In “Something to Believe,” Mering is alone. Over-caffeinated, struck with a “case of the empties,” Mering sings about how “the waters don’t really go by me.” Whether these are the “rivers of living water” from the Gospel of John or simply a font of inspiration, Mering wants some answer to the malaise. “Give me something I can see,” she asks. “Something bigger and louder than the voices in me / Something to believe.” She repeats this line through the song’s conclusion. Except for the final seconds, the song ends triumphantly, in a Brian Wilson-esque swell: buffeting drums, a distant hum of what could be organ. Ultimately the plaintive, nasal synths are all that remain, Mering’s final request buzzing around our heads.

The instrumental “Titanic Rising” shimmers like the formerly sunken vessel rising to the surface, and the rest of the record feels like a ghost ship. “Nearer to Thee,” taken from the title of the hymn which supposedly played as the Titanic sunk, sends the ship back below the waves, tender pomp and circumstance quickly dwindling to nothing.

Between those two instrumentals, Mering confronts inauthenticity and the crumbling world. In “Movies,” she admits, “the meaning of life doesn’t seem to shine like that screen.” Mering admits. In “Mirror Fever,” she is weightless amid trembling strings, underwater perhaps, like the album cover. Drums part the track like a breaststroke through deep water. “We love our love most of all” she sings, the thrill of feeling a stronger pull than the reality of the other person in the relationship. “Baby take a look in the mirror,” she advises. Their love takes the shape of their own reflections, their own movies after all.

In “Wild Time,” her vision turns apocalyptic: “It’s a wild time to be alive” she marvels. Hubris has us teetering at a dangerous height, and the results are already tragic: a “million people are burning.” But even the promise of vanishing coastlines and rising temperatures does not preclude enlightenment. In O’Connor fashion, it just might spark it.

“Turn around” Mering murmurs, “slowly let these changes make you / more holy and true.” Impending disaster casts everything in a new, though familiar, light. Our surroundings are wild, sure. But the only way an object of belief can be approached in our volatile present is to walk into the strangeness. We’re “burning down the door” into something unforeseen. The uncanny beckons us toward the hoped for something, out there, that will change everything.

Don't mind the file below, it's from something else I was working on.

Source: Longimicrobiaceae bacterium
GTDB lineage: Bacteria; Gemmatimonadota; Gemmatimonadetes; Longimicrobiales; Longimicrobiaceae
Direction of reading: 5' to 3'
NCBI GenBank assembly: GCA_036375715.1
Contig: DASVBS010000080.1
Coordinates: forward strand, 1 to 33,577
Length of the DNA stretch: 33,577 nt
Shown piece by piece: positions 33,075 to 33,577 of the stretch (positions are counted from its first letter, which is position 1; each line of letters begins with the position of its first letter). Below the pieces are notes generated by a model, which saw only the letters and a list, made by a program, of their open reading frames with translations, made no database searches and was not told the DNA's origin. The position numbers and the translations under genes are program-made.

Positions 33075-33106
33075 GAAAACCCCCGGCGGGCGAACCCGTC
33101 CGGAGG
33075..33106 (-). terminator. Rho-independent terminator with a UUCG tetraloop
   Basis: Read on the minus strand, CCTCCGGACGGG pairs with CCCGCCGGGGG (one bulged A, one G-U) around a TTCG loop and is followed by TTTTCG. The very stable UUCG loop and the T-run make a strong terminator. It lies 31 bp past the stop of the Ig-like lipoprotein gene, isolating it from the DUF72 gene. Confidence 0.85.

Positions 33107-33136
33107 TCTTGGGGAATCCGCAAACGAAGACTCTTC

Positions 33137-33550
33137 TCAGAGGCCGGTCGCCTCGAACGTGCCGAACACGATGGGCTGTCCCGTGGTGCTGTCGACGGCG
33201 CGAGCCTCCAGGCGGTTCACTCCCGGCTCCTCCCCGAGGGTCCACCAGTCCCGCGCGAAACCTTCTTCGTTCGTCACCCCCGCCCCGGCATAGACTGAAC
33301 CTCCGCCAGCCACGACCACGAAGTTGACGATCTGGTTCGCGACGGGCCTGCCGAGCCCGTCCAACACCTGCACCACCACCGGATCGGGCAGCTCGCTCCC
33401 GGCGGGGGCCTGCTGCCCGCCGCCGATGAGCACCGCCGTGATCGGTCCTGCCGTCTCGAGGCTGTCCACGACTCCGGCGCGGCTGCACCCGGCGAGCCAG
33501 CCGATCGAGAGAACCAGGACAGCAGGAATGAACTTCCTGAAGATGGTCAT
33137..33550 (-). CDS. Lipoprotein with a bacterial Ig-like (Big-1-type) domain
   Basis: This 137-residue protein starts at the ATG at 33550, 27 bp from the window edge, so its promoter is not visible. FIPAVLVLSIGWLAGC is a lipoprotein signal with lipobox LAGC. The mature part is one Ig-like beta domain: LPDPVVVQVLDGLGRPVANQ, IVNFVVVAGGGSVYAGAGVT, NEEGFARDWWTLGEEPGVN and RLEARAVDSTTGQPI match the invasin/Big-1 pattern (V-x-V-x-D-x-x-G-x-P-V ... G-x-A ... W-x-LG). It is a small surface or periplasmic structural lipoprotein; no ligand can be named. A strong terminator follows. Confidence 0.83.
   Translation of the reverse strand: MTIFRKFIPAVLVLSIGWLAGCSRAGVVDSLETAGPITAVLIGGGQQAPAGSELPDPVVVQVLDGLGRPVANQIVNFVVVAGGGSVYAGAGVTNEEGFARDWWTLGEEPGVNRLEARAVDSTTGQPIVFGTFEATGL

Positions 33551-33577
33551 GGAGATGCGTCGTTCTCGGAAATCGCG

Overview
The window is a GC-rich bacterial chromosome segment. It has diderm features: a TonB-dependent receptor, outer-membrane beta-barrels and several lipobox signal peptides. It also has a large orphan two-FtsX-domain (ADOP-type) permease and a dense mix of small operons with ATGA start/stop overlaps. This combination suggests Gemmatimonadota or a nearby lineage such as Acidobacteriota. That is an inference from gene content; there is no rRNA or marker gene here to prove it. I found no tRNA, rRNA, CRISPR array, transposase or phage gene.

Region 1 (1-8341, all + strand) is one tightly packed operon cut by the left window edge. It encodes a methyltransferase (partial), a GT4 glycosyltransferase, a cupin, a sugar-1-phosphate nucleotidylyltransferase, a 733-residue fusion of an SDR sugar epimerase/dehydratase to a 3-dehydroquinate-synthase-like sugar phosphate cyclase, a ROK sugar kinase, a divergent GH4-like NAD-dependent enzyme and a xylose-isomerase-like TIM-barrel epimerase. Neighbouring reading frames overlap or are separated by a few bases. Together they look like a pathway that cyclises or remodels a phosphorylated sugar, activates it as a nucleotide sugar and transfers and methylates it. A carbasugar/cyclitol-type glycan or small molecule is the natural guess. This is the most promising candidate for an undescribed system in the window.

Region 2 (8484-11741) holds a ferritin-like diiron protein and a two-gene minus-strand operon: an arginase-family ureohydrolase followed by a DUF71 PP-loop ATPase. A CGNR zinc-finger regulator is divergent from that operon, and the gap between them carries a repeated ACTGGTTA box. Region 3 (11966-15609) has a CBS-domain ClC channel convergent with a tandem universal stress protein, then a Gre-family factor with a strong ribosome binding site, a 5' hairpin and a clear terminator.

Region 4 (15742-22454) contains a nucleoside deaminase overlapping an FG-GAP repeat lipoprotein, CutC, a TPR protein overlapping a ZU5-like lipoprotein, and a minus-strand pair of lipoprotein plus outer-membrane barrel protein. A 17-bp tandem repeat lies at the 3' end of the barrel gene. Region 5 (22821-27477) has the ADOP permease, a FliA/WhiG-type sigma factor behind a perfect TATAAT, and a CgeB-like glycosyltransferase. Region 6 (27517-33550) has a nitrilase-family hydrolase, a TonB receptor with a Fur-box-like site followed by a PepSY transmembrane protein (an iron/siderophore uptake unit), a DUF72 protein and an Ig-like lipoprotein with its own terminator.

For O’Connor, that something was clearly defined; it has already changed everything. Toward the end of Wise Blood, Hazel Motes dies in a police car. Wrapped around his chest is barbed wire. There are rocks in his shoes. His eyes have been scoured by quicklime. He is the very picture of a pious mendicant, mortifying his own flesh in atonement for his sins. He attempted atonement without Christ, but O’Connor suggests his redemption happens anyway.

Mering may not be interested in the figure of Christ, but she’s making a trail to follow toward something. That uncanny beckoning? Maybe it’s just estrangement from one another, our dying planet, our problems, like a great ship, rising and sinking and rising again, pointing us toward something truer.

Maybe however, the beckoning is a loving whisper over dark water: “Come and follow me.”

Read Jack Nuelle’s last essay for Good Letters, “The National’s Secular Heaven.” 

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The Image archive is supported in part by an award from the National Endowment for the Arts.

Written by: Jack Nuelle

Jack Nuelle is a writer currently based in Boston. He received his BA from the University of Chicago and MTS from the Boston College School of Theology and Ministry. Follow him on twitter @j_c_nuelle.